Computer-related injuries on the rise in children? Sure, I thought, their thumbs get sore from playing Grand Theft Auto for hours on end. But I was wrong; we’re talking real injuries here, the kinds that land kids in the emergency room. Computer-related injuries serious enough to send someone to the emergency room have increased 732 percent from 1994 to 2006, even though home computer ownership rose less than half that. The data are gleaned from a federal database of 100 emergency rooms around the country. Children under age 5 were most likely to be hurt, and the injuries were caused by tripping over cables or equipment, being hit on the head by a falling computer monitor, or getting caught on equipment. Deep cuts, bumps, and bruises are the most common injuries.
Monitors are the most likely culprits, causing 37 percent of all computer injuries in 2003, according to researchers at the Center for Injury Research and Policy at Nationwide Children’s Hospital in Columbus, Ohio, who reported in the July American Journal of Preventive Medicine. (That number has been dropping, thanks to the growing popularity of flat-screen LCD monitors, which are much lighter and less likely to cause harm than the hulking cathode-ray-tube monitors of computers past.)
Computer injuries are hardly epidemic; currently, about 9,300 people a year are injured by computers. But since most parents probably never think of the home computer as a potentially dangerous device, it’s worth thinking about how to reduce the risk, particularly to children younger than 10, who are the most likely to suffer a head injury. Here’s how to make home computers safer, from the Center for Injury Research and Policy and other sources:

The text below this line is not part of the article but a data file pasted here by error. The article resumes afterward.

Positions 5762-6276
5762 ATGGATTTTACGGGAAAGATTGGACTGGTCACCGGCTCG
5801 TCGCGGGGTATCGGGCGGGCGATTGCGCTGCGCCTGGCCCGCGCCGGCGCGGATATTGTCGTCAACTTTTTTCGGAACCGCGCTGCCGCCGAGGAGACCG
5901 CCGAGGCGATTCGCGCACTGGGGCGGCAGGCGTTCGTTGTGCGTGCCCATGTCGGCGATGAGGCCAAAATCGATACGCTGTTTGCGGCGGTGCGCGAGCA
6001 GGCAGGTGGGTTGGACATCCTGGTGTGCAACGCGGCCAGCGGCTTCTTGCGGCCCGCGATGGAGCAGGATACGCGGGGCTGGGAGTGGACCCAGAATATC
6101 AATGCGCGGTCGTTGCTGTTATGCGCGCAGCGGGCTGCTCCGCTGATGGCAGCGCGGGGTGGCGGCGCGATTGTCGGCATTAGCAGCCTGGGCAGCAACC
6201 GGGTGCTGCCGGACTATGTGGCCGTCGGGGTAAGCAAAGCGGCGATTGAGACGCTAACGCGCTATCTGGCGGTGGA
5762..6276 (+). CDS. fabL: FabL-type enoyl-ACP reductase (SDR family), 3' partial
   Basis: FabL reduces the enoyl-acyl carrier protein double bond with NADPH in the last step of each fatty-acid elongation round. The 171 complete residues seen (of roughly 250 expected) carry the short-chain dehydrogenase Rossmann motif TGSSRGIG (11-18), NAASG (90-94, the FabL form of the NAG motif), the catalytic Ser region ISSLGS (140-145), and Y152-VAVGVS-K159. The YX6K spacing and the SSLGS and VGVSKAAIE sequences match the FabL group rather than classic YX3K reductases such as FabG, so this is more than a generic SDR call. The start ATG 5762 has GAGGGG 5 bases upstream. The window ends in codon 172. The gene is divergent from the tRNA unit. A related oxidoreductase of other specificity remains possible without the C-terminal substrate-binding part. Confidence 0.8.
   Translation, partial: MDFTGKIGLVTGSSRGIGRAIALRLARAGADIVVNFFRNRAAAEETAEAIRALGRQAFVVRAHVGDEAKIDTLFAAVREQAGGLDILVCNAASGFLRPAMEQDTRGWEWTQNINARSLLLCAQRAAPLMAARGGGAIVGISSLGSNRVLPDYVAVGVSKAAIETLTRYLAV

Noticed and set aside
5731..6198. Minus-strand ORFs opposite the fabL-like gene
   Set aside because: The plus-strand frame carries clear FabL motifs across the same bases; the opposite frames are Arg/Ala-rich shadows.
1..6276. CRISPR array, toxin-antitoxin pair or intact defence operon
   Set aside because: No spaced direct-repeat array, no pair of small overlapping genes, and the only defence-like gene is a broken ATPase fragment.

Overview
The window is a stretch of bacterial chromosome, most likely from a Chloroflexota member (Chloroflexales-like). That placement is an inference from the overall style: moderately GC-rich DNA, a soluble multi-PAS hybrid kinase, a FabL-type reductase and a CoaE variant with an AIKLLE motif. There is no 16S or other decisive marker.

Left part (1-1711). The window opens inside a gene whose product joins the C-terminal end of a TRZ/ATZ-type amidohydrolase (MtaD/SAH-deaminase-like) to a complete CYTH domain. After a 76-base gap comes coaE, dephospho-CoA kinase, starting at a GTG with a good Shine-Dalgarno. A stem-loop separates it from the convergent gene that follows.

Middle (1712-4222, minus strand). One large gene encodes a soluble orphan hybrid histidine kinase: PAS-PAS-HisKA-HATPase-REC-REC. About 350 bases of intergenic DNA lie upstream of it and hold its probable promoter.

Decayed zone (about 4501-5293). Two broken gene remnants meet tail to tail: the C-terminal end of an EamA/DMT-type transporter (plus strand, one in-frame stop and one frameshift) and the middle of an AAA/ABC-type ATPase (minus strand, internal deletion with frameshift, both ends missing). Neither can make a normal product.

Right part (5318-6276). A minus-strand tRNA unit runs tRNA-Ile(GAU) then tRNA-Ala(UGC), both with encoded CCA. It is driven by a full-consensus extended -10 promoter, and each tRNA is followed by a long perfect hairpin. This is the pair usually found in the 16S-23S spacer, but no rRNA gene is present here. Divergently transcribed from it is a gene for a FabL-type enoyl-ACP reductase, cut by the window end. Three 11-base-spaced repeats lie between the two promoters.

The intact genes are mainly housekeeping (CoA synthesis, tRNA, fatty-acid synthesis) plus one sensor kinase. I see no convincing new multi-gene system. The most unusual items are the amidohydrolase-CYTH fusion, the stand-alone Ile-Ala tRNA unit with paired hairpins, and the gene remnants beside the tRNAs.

- Put the computer against a wall and away from walkways.
- Push the computer well back on the desk, so it’s less likely to topple.
- Anchor cables and cords to the back of the desk, or use cable covers, available at consumer electronics stores.
- Keep the computer out of play areas.
- Install safety covers on unused electrical outlets.
- Anchor desks and bookcases to the wall, then attach computer components to the desk or wall. Baby-proofing tethers or cable ties work well for this. Injuries to children from falling furniture are on the rise, according to the Consumer Product Safety Commission, so tethering heavy furniture is a good idea even without the computer.
Head injuries can be hard to spot in children, so it’s important to ask your child follow-up questions after a bop on the head. After actress Natasha Richardson died last March, I asked Marlena Wald, an epidemiologist with the Centers for Disease Control and Prevention’s Injury Center, what parents can do. Her answer: If the child says he or she doesn’t feel right, get to the doctor. Here’s more from my interview with Wald on diagnosing children’s head injuries.
I just pushed my LCD monitor to the back of the desk. I feel safer now!